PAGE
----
The mystic rainbow in the woods of Chishilimi. The rainbow in the Naga National Flag. – By Sira Kharay


The rationalists would argue that a rainbow is nothing but a coincidence of nature. But every myth, legend and story of a nation need not always pass the test of scientific accuracy.
A mystic rainbow appeared at Chishilimi in the evening of 28th June, 2016, when the news of the demise of the mighty Naga national leader, Assu Isak Chishi Swu, Chairman of the NSCN (I-M), reached the hills of the great Naga nation. A halo of rainbow encircling around the sun unusually appeared again above Dimapur Airport as the special chartered flight carrying the mortal remains of the veteran nationalist was about to land on 30th June, 2016 and the rainbow appeared for the third consecutive day till the mortal remains of the great leader was finally laid to rest on 2nd July, 2016.
To a meteorologist, a rainbow is a phenomenon caused by reflection, refraction and dispersion of light in water droplets. But to the Nagas, a rainbow is more than its scientific explanation and the Nagas have their own legends and stories to tell. Nagas have a firm believe rooted in Christianity that the tricolour rainbow in their national flag is given by the Almighty and is not a mere idea originated from mundane imagination.
Nagas believed for a reason that rainbow has a mystical connection with the last rites of their great nationalist leaders. On the 10th of May, 1990, when the mortal remains of A.Z. Phizo was brought back to Dimapur from London, Nagas were awestruck by a sudden appearance of rainbow across Dimapur Airport and it reportedly appeared not less than ten times during the condolence and funeral services of the great Naga nationalist.
The first Naga national flag was woven by Mrs. Lothong and Mrs. Keshenle and it was first hoisted at Oking Parashen, near Sendenyu village, Rengma Region, Nagaland, when the Federal Government of Nagaland (FGN) was formed on 22nd March, 1956.
In the month of May, 1946, A.Z. Phizo upon entering Kohima town on his return from Rangoon was suddenly struck by a rainbow stretching across Kohima town. A.Z. Phizo had an unusual vision that it was a sign from God. A.Z. Phizo resolved to choose the rainbow as the emblem of the Naga national flag to symbolize that “Nagas are the children of God”.
Not that rainbows are unusual, but that there was always an unseen force of divine revelation. In the year 1955, when the Naga national leaders were deliberating on the design and inscription of rainbow on the Naga national flag at Oking Parashen, the Naga national leaders were awestruck by a sudden appearance of rainbow right in front of them, whereat the Naga national leaders unanimously proclaimed, “It is a sign that God is giving us this rainbow to inscribe on our national flag”.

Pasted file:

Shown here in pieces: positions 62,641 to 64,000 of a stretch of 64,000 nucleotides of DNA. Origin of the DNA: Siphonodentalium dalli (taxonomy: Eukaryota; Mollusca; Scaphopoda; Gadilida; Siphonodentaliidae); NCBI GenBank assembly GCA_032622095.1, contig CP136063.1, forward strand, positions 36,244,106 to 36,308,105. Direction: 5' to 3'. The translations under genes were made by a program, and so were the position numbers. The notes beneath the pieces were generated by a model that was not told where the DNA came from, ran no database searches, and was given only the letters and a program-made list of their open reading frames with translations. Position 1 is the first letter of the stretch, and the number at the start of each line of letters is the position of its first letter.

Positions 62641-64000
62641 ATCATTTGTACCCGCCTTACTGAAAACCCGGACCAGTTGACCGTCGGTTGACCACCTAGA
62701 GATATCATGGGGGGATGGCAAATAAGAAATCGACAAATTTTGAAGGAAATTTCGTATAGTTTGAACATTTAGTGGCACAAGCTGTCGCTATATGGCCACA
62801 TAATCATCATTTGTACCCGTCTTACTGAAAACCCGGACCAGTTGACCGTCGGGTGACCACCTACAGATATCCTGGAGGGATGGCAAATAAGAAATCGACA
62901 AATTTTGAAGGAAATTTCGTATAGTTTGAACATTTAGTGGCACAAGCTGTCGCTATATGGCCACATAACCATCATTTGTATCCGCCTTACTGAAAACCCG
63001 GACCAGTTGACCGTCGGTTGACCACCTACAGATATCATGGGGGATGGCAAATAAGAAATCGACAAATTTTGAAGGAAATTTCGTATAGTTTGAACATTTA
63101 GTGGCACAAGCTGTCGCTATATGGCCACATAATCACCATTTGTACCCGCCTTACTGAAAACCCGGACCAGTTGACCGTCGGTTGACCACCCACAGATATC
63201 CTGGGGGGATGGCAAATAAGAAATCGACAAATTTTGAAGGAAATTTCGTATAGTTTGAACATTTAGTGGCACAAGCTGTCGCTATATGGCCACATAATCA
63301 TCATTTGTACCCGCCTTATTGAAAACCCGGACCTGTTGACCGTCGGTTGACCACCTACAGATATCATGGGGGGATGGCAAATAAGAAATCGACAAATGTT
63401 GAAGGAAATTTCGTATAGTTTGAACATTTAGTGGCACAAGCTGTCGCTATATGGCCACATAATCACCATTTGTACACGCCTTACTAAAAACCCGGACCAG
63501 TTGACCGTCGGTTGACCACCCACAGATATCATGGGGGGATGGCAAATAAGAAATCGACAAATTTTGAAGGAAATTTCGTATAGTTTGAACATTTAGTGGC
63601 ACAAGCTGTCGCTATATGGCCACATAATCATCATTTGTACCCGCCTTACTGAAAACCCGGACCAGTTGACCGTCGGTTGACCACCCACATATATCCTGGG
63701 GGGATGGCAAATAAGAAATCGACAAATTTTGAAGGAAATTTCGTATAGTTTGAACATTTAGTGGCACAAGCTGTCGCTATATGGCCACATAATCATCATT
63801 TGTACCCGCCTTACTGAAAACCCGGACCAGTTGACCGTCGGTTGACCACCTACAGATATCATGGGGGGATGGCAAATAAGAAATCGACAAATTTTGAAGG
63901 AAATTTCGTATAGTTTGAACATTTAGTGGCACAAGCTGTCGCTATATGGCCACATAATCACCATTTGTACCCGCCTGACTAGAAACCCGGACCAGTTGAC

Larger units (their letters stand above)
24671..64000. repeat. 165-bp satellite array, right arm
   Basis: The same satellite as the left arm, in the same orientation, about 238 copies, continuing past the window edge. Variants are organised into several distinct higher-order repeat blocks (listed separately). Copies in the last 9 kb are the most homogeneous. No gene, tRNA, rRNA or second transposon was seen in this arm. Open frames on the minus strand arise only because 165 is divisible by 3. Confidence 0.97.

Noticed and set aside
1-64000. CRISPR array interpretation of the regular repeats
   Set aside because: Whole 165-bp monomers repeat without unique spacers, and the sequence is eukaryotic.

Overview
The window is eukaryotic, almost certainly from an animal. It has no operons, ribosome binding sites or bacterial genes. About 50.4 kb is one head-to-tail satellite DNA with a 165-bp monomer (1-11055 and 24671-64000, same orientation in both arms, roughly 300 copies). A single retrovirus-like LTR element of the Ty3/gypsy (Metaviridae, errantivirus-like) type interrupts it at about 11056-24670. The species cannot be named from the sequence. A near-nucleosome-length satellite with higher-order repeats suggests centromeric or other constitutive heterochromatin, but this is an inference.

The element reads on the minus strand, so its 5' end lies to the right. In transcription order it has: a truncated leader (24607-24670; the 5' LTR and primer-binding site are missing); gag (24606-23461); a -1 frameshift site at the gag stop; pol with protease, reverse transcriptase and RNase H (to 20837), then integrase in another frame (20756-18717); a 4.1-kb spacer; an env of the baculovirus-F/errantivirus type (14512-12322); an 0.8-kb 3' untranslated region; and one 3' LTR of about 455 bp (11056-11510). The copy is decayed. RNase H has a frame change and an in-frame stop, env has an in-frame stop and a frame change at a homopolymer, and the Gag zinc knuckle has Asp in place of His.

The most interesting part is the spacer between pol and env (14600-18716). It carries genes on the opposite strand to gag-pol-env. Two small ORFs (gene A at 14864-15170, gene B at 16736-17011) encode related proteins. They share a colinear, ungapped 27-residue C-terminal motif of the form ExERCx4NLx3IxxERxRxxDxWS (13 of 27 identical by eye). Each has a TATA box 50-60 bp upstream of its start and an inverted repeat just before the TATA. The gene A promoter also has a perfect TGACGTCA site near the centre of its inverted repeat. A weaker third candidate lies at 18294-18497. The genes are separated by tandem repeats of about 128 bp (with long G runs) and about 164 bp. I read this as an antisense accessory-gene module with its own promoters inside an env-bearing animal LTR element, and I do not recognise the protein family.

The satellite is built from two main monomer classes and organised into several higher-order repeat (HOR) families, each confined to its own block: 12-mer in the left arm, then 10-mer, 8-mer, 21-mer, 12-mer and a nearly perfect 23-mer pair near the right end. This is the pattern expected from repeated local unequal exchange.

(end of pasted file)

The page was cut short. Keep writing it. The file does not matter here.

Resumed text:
In the year 1972, Ms. Yahoi, a 12 year old Konyak girl, who was dumb from birth, saw an unusual vision in a jungle. A rainbow appeared around her and she saw three men in white clothes approaching towards her. In the sight of this frightening vision, she yelled out, “Pull me out! three men are coming” and the dumb girl for the first time began to speak. The three men in white clothes then spoke, “This rainbow is the Naga national flag which I have given to the Nagas. Tomorrow your chicken will crow three times.”
Rev. Vevozo was once asked in Jerusalem, “How is it that the Nagas have a rainbow flag with a six-pointed star when other nations have only five-pointed star on their flags?”, to which he simply replied, “It is given by the Lord our God to the Nagas”. Then God spoke to them through an American woman, “I have given the rainbow flag to the Nagas. It is not inscribed by the Nagas on their own accord. I have given two flags to mankind, one to the Israelites and the other to the Nagas”.
Some scholars accused Israel that the six-pointed star, the hexagram, is the supreme symbol of satanic tyranny and it is demonic. The Jews, however, believed that the symbol is not a hexagram, but the “Star of David”, the “back part of David’s protective war shield”. King Solomon was the one who selected the symbol. Perhaps, the Nagas and the Israelites are the only two nations to adopt a six-pointed star as the emblem of their national flags.
Every nation for that matter has its own myths, legends and stories and every flag has its own history. The Scottish legend goes that the night before the Pictish King Angus II, led his forces into battle against the English King Aethelstans of Angles and Saxons, King Angus had a vision in which he saw St. Andrew promising triumph in the battle. King Angus’ troops were struck in the next morning by the sight of a huge white Saltire shining across a bright blue sky. The Scottish believe that this omen led to their victory against the English King and the Saltire accordingly found its place in the Scottish flag.


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